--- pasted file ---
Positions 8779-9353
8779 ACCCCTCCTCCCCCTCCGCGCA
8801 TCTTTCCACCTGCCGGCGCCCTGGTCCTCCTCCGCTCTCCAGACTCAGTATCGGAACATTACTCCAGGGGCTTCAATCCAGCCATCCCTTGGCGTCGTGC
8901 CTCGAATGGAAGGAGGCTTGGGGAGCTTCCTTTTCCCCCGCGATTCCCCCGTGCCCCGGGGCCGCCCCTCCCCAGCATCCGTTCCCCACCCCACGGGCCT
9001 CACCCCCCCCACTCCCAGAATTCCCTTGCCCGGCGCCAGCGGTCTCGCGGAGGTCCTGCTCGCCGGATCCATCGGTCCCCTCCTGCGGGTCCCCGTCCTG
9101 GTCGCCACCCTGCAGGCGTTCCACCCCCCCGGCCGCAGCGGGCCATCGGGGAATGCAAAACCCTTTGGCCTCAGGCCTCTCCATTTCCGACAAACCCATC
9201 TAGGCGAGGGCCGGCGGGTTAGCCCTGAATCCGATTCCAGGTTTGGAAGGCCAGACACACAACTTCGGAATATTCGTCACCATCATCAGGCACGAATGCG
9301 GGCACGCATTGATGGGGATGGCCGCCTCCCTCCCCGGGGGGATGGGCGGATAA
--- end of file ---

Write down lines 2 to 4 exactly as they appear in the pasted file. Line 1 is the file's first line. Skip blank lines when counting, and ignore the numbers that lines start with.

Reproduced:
8779 ACCCCTCCTCCCCCTCCGCGCA
8801 TCTTTCCACCTGCCGGCGCCCTGGTCCTCCTCCGCTCTCCAGACTCAGTATCGGAACATTACTCCAGGGGCTTCAATCCAGCCATCCCTTGGCGTCGTGC
8901 CTCGAATGGAAGGAGGCTTGGGGAGCTTCCTTTTCCCCCGCGATTCCCCCGTGCCCCGGGGCCGCCCCTCCCCAGCATCCGTTCCCCACCCCACGGGCCT